Spring unfolds slowly in the Pacific Northwest. I’m as impatient for it as the next person, but I want to savor every bit of this season, so the measured advance suits me. This week cherry trees paint a delicate pink froth along the roadsides, the first Salmonberry flowers punctuate the woods, and birds riff and prance like it’s never been done before.

Skies are often wet and gray but between showers I make quick local forays: a few hours at the Arboretum in Seattle, a run to photograph the cherry trees that edge a parking lot near home, a late afternoon wander down an unused railroad track.

The resulting images are all over the map, metaphorically if not literally.

Here you go:

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This unusual mix of images reflects what I’m seeing these days. Here are the details:

  1. Parking lot Cherry tree blossoms. Shot with an Olympus M. Zuiko 60mm macro lens at f 4.5, processed in Color Efex Pro (CEP) and Lightroom (LR).
  2. At the Washington Park Arboretum in Seattle, a bamboo fence protects the Camellia tree in #4 and #10. I used the macro lens again at f 6.3 and processed the image in LR with a preset and tweaking. I could probably get a nice result in Silver Efex, too, but I thought I’d try the LR presets.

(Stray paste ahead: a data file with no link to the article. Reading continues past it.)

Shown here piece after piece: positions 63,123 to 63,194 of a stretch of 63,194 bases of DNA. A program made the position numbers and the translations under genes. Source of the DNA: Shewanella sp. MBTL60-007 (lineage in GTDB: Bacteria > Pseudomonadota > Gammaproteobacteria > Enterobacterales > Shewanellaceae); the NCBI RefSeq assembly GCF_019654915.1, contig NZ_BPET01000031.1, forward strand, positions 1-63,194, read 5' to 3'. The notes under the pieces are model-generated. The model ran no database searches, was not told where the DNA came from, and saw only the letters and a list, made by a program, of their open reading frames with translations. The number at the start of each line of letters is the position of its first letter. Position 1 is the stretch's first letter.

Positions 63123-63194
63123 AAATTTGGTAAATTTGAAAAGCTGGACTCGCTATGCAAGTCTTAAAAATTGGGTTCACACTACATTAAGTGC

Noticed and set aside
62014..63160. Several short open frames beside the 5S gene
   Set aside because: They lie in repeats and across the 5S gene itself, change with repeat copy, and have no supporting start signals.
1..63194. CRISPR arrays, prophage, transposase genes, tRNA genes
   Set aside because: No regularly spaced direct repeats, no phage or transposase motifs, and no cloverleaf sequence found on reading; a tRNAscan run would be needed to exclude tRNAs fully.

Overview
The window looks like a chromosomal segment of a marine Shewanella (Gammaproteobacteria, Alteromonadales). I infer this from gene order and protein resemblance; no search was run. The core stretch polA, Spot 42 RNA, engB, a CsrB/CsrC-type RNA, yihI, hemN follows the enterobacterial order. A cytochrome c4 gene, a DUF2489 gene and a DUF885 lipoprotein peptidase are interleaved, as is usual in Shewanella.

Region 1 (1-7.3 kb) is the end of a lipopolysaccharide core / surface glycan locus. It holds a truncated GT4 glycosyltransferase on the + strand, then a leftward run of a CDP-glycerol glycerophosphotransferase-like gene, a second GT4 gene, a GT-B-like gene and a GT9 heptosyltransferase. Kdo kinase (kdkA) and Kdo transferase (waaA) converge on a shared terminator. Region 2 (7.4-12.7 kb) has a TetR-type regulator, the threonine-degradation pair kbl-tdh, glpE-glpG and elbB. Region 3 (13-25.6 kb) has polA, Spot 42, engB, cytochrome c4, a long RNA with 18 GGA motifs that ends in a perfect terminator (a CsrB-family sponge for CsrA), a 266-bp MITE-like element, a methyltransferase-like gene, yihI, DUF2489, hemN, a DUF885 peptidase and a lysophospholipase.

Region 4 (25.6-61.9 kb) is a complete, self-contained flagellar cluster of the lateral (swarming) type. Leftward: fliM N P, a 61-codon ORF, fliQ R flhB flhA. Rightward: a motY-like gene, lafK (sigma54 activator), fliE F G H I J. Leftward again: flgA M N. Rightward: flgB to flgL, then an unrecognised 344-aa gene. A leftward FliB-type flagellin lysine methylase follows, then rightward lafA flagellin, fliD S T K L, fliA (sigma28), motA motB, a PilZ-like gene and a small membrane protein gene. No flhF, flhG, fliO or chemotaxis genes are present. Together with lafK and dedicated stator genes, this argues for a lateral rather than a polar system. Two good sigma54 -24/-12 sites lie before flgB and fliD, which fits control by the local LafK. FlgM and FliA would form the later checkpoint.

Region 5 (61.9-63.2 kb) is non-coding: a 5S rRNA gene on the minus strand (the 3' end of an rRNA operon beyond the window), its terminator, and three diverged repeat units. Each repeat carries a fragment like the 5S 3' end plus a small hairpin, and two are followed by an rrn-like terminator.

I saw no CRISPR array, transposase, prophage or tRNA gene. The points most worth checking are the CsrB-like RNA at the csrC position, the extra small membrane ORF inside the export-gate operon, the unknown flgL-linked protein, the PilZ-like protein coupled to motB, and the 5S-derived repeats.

3. Parking lot cherry trees, towards sunset. Taken with a vintage lens (using an adapter). The Asahi Pentax Super-Takumar 50mm 1.4 is a well-built but heavy prime lens; mine was made between 1966 and 1971. It’s supposedly slightly radioactive due to a  coating on one or more of the elements. It produces lovely color and bokeh but it’s very difficult to focus. Of course, there’s no automatic focusing – we’re talking old school here. You’ve got to be able to squint and look hard to see if you’re in focus. I mostly miss, but it’s fun to take the lens out and see what happens. I need to do that more! Processed in LR & CEP.